I thought the highlight of that 2019 show was “I’ll Take You Back.” The relatively condensed version below also derives from the 2014 eTown episode. He really kept it going that night, both vocally and instrumentally. You can tell he loves singing this song. As I listened to it in 2019, I was drafting additional verses in my head.

Bromberg has kept the band on display in the eTown episode together for an unusually long time. It was the same one he had with him back in 2019 and again last week.

The encore for his Tuesday evening show was something special. The band came back out with Bromberg as they all took positions at the front of the stage with the microphones behind or beside them. Performing a capella without amplification — that was one way to quiet the crowd — they sang “Roll on John” (not the Dylan number), a song I had never even heard of. It was stunning. In the video below they play it live in the studio with acoustic instruments for the DVD accompanying Big Road, his most recent recording.

I enjoyed Tuesday’s show so much that I returned by myself for Wednesday’s. I snapped the photo at the right from my table Wednesday night.

When I saw guitarist Mark Cosgrove setting up onstage, I went up and introduced myself. I told him I had attended the show on Tuesday (sitting right in front of him) and wondered if they had just rehearsed the Paul Siebel songs after hearing the news of his death that morning. Smiling, he asked, “Did it sound like it?” No, it didn’t, but he confirmed that was the case. They worked them up that day. “It was an emotional day,” he added. I told him we could see and hear the emotion. He could not have been friendlier.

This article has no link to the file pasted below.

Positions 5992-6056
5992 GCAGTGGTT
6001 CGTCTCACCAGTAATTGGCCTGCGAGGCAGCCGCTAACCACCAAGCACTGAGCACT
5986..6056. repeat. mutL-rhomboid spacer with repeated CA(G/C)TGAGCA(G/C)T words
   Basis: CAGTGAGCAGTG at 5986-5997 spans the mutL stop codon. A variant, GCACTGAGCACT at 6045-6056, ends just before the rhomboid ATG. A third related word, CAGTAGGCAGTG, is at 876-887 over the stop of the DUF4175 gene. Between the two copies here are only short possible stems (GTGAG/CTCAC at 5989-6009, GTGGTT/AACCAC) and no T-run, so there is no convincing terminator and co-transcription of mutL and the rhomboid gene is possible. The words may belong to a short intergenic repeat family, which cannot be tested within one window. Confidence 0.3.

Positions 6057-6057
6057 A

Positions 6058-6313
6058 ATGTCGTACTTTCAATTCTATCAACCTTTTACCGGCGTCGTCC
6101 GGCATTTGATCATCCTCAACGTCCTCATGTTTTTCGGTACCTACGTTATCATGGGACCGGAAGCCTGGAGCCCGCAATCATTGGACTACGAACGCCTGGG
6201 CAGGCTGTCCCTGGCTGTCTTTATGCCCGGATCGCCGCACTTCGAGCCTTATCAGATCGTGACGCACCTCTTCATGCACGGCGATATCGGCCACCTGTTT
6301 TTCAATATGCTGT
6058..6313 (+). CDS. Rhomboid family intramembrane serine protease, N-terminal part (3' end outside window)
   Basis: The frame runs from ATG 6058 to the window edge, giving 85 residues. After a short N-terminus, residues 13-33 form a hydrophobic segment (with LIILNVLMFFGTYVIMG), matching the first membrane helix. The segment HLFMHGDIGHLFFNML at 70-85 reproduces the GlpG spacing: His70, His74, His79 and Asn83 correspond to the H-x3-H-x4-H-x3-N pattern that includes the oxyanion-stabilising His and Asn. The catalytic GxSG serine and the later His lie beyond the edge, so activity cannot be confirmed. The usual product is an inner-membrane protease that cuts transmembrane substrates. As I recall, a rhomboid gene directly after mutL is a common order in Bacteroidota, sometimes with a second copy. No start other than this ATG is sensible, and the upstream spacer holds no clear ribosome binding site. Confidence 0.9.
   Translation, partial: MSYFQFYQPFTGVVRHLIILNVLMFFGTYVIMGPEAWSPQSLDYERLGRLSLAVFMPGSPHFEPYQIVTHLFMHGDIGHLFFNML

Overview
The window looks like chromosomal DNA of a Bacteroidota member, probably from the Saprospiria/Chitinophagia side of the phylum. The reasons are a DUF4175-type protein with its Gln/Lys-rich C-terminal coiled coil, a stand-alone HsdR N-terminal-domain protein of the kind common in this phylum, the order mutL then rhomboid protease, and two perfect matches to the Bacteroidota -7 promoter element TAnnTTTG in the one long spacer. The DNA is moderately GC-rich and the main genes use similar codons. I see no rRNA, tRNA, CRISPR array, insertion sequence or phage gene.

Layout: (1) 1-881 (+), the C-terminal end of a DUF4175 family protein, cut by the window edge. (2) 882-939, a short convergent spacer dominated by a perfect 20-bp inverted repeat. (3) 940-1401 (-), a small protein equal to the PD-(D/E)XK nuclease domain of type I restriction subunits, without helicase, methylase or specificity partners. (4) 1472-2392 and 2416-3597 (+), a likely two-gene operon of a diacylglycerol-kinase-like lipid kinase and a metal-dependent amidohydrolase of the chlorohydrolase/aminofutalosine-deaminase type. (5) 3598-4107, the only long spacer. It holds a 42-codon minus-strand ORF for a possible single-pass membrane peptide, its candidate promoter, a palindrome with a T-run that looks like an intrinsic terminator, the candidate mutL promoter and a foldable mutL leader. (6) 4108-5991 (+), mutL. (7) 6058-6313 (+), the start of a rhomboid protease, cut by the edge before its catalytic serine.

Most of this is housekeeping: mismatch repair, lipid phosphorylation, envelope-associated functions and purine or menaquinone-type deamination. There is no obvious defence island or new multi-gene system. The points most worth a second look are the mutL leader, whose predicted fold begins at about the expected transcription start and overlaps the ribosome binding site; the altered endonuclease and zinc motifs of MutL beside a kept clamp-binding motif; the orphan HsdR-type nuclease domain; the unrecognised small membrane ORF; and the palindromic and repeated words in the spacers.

Bromberg played those four songs again on Wednesday. He said that Siebel was several years older than he was, but they shared a birthday. They celebrated birthdays together for more than 50 years — “closer to 60 than 50 years,” he said. He added that the songs were “easier to do tonight” than they had been the night before.

Apart from the four Siebel songs, I don’t think Bromberg repeated a song from Tuesday’s show. And whereas Tuesday’s show accented his blues repertoire, Wednesday’s accented his folk, country, bluegrass, and gospel repertoire. The crowd was nevertheless just as rowdy as the evening before.

On Wednesday I took notes on the setlist and on the quoted comments. My notes reflect that he opened with “Sharon,” which he said a rogue Columbia promoter had turned into a number 1 hit on AM radio in Minneapolis in 1972.

He followed up the four Siebel songs with “Dark Hollow.” It’s a song I know only from the Grateful Dead’s covers of it. Bromberg turned it into a showcase to display the instrumental prowess of his band. In the video below he’s sitting in with friends, but it went like this.

He closed the set with the medley that begins with “an old English drinking song” he wrote.

Bromberg plays every form of blues music and makes each one beautiful in its own way. Yet he also adds folk, bluegrass, country, rock, and gospel to the mix. His shows provide a living lesson in the Cosmic American Music. He’s on tour with the band. I wanted to document this year’s shows because I thought they were noteworthy and I can’t find anything about them online.

Let’s bring him back for an encore or two. I believe “I Will Not Be Your Fool” is his own composition.

This is his take on Jerry Jeff Walker’s “Mr. Bojangles.” Bromberg had also backed Jerry Jeff Walker on the album version released by Atco in 1968.